After three weeks of renovations

Chocolate changes at Rocky Mountain Chocolate Factory

After closing for three weeks of renovations, Rocky Mountain Chocolate Factory (RMCF) is again open to the public.

After closing for three weeks of renovations, Rocky Mountain Chocolate Factory (RMCF) is again open to the public. The chocolate shop received a makeover and some changes to their storefront, with backlit display cases and more room to showcase their chocolate.

Martin Brock, owner of RMCF, says the changes will enable him to make more chocolate and feature different flavours.

“We have 12 feet of chocolate now. We are doing some more clusters. We are going to do a pistachio cranberry; we are doing Tiger Oreo, so that is peanut butter chocolate with Oreo cookies in the centre and on the top,” he said, adding he hopes to make more chocolate bark and bombs as well.

Brock, who has owned and operated the chocolate shop for 13 years, believes his experience has helped him in the business.

“It’s 13 years of experience to learn how to do it at the retail level. I’m not a chocolatier, but I just love to cook. I think that anybody who loves to cook loves to create,” said Brock.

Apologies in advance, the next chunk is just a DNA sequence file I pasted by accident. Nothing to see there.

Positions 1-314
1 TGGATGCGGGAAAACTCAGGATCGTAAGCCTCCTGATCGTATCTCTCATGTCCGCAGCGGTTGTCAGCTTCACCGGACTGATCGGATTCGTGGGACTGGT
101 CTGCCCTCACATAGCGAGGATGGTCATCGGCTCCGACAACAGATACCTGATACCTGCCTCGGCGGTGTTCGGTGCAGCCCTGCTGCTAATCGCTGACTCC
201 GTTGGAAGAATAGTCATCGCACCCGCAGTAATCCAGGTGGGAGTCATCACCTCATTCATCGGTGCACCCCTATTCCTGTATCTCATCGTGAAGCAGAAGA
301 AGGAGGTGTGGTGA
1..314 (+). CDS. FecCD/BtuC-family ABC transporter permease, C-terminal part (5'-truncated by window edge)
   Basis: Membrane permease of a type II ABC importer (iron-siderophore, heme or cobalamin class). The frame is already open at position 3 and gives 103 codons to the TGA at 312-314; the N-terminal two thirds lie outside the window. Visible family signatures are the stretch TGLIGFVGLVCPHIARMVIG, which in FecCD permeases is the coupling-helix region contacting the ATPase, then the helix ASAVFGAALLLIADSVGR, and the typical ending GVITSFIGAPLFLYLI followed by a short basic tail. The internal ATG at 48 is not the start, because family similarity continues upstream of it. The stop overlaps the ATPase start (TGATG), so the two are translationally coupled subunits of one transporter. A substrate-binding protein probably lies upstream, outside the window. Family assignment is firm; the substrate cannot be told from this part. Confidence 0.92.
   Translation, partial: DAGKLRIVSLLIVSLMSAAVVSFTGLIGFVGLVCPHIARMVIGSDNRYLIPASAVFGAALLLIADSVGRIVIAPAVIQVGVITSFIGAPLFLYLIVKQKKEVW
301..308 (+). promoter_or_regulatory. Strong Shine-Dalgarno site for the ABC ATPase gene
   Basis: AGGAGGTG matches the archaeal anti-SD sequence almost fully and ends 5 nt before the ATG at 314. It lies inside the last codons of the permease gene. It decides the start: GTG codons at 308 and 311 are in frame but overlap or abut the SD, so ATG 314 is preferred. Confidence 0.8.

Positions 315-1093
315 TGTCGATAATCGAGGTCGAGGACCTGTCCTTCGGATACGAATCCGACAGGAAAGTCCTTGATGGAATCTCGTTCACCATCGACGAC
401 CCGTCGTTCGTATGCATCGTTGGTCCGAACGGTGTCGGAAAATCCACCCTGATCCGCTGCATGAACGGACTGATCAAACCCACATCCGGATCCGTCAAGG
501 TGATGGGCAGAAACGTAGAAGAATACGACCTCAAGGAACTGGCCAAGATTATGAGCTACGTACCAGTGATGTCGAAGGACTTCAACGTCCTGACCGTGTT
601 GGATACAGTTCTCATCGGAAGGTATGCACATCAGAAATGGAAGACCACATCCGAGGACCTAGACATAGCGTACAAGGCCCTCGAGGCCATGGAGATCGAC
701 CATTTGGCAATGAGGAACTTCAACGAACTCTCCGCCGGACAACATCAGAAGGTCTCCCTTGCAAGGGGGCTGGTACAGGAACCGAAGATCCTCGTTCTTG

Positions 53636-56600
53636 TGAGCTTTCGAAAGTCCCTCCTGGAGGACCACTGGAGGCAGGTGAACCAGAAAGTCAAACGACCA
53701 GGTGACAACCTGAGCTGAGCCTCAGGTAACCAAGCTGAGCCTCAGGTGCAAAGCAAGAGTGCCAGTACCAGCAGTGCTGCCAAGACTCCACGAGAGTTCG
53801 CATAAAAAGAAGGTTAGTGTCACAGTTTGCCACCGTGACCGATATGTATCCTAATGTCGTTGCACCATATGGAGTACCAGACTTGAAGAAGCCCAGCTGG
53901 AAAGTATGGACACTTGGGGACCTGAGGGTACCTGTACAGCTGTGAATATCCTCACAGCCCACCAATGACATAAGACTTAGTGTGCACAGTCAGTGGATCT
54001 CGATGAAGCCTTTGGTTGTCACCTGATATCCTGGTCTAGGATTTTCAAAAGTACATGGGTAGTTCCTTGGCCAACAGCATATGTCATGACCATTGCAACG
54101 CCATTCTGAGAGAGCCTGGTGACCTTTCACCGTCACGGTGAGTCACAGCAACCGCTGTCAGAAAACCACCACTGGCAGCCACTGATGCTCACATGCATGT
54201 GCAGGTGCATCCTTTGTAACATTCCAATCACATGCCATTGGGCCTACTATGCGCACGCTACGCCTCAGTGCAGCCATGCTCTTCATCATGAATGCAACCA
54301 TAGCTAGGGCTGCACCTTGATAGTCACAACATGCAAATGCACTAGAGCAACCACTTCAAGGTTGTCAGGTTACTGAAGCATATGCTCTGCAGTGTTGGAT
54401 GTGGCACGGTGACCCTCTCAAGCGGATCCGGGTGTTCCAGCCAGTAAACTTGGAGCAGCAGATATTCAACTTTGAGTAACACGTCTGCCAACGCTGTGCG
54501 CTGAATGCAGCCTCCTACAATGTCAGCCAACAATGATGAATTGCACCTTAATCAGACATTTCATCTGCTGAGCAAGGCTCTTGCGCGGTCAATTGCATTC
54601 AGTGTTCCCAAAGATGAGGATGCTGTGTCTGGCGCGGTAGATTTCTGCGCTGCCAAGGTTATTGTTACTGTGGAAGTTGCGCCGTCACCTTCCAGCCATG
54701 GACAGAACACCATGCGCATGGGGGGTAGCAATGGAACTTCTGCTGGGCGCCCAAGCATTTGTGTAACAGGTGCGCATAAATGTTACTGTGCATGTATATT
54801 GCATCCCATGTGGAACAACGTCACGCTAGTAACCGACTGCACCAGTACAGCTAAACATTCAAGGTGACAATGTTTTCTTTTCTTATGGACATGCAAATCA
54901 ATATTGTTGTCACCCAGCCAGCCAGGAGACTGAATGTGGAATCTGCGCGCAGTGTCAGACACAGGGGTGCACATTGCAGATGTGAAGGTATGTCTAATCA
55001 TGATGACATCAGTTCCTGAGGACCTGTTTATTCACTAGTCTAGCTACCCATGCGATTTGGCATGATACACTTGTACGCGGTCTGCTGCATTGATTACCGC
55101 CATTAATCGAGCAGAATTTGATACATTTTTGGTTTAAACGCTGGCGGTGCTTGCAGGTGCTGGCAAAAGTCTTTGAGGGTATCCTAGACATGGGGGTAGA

Brock believes there are some benefits to operating a chocolate shop rather than a restaurant or other kind of business, such as the shelf life of the products. At Rocky Mountain Chocolate Factory, the product with the lowest shelf life is the candy apples, which last up to 14 days. Everything else can be packaged and displayed for longer.

“As a restaurant, when you open your doors, you have to have everything you are advertising on your menu fresh. Their perishables are days,” he said. “Pure milk chocolate, it will last forever. In 100 years, if a block of chocolate is stored not too hot or not too cold and you seal it from anything that could get at it, you could eat it in 100 years.”

To accommodate the added space for chocolate, Brock decided to no longer sell gelato or ice cream cones. Instead he is opting for an ice cream bar, which he can customize by dipping it in a variety of toppings. Brock has plans to feature a variety of specialty chocolate bars throughout the summer months.

Along with removing the ice cream freezers to add more display cases, Brock gave the shop an overall facelift, changing the lighting to all LED, re-doing the floors and painting the walls. He also added digital screens to help promote the specialty products.

While RMCF is once again open for business, Brock plans on having an official re-opening party on July 1, adding to the Canada Day festivities throughout Fernie.

 

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